It appears as though some members of Floyd Mayweather’s camp are getting tired of standing idly by as their fighter gets unfairly bashed in the press.
Leonard Ellerbe, one of Mayweather’s closest advisers, issued a strong statement on Monday. According to Ellerbe, the negotiations -- over a highly anticipated Manny Pacquiao-Mayweather Jr. blockbuster fight -- never even happened.
This, of course, contradicts everything Top Rank promoter and Pacquiao’s personal cheerleader, Bob Arum, has been saying.
Arum told the press on June 30 he had just finished speaking with the Mayweather camp and was waiting on a decision on whether they would fight this year. He then proceeded to give Mayweather until this past Friday to accept the terms of the fight. He even went as far as to put a nifty little clock on the Top Rank Web site counting down the days, hours and minutes until said deadline.
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The famed promoter also said if Mayweather didn't agree to the terms of the fight, he would instead have Pacquiao fight Antonio Margarito or Miguel Cotto on November 13.
When the deadline came and went, Arum told reporters via teleconference with reporters that he had been working on the agreement with Golden Boy CEO, Al Haymon, and had used HBO Sports president Ross Greenburg as the go-between for the negotiations.
Ellerbe, apparently, disagrees with Arum’s version of the story.
"Here are the facts," Ellerbe said in Monday's statement. "Al Haymon, [Golden Boy Promotions CEO] Richard Schaefer and myself speak to each other on a regular basis, and the truth is no negotiations have ever taken place, nor was there ever a deal agreed upon by Team Mayweather or Floyd Mayweather to fight Manny Pacquiao on Nov. 13. Either Ross Greenburg or Bob Arum is not telling the truth, but history tells us who is lying."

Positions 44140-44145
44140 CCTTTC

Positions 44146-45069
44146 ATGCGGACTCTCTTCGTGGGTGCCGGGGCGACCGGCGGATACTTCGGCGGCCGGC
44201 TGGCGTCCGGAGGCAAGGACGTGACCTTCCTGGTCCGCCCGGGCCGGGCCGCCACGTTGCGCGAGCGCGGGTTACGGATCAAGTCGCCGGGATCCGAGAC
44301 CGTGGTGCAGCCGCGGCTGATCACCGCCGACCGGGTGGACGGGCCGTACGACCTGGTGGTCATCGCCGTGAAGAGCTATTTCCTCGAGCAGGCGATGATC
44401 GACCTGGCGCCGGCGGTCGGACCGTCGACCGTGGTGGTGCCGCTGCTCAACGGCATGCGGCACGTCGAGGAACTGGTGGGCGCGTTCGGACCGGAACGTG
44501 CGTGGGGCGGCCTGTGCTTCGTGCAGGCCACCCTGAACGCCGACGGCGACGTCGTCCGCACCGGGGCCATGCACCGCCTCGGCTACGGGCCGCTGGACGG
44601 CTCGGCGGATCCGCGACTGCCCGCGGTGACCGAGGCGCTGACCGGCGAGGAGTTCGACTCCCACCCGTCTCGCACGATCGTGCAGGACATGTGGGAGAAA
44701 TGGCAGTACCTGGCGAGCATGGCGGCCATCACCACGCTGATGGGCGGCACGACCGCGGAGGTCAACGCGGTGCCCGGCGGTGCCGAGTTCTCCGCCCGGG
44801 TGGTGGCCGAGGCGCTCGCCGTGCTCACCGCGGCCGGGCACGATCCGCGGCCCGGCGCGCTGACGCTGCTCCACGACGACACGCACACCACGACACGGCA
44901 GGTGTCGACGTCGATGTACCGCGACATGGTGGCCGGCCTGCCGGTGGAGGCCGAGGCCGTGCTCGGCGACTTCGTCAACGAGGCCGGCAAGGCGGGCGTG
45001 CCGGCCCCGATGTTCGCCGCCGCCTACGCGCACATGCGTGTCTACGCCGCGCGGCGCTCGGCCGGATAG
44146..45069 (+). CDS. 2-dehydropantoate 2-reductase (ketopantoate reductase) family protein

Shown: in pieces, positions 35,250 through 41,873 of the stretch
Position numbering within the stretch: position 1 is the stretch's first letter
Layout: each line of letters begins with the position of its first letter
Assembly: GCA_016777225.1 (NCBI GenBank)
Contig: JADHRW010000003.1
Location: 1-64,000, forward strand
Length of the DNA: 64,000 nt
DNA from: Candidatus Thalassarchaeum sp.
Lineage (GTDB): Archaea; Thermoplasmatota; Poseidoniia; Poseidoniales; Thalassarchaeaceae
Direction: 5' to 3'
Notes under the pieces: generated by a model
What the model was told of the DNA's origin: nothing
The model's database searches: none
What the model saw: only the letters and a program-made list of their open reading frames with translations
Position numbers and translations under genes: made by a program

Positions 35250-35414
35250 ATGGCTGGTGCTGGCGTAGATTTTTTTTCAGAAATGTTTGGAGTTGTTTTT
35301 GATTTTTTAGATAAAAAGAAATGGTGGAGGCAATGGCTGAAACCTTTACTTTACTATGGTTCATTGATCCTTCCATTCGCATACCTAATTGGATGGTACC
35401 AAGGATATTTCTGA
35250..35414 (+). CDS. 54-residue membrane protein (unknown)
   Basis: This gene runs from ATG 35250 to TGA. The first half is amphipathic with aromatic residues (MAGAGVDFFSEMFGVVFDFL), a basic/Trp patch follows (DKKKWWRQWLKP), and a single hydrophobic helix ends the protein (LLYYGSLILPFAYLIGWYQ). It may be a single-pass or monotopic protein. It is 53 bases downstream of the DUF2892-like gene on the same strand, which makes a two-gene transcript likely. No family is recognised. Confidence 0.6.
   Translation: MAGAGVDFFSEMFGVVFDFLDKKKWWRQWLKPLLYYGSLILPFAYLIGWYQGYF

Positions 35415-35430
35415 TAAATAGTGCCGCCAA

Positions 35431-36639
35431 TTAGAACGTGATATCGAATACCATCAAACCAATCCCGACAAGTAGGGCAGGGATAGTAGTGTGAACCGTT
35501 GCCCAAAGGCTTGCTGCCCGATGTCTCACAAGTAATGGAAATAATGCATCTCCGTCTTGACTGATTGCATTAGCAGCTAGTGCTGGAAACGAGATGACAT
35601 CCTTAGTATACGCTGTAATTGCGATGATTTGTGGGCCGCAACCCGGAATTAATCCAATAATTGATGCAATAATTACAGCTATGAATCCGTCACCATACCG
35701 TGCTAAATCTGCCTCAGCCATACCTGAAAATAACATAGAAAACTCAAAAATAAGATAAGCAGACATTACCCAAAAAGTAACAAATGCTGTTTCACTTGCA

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Ellerbe’s last point was clearly a shot at the controversial Arum, who once famously said, “Yesterday I was lying, today I am telling the truth.”
When asked about Ellerbe’s comments, Greenburg had this to say to ESPN:
"As always we have no comment."
Arum, for his part, played the role of the confused promoter.
"This is like absurd unreality," Arum told ESPN. "I'm not going to be party to this [expletive]. When I heard about [the statement] I thought it was a joke. Ross said he was talking to Haymon. He certainly wasn't making it up. And Haymon was relaying conversations to Ross allegedly that Floyd had with him. At least that is what Ross says."
Fans of each side will believe whoever they want, but this much is for certain:
The people involved in this fight and all its surrounding rumors are either (a) absolute geniuses for their ability to build up hype and expectations or (b) the biggest idiots to ever walk the earth and are about to lose out on the most massive payday in the history of professional boxing.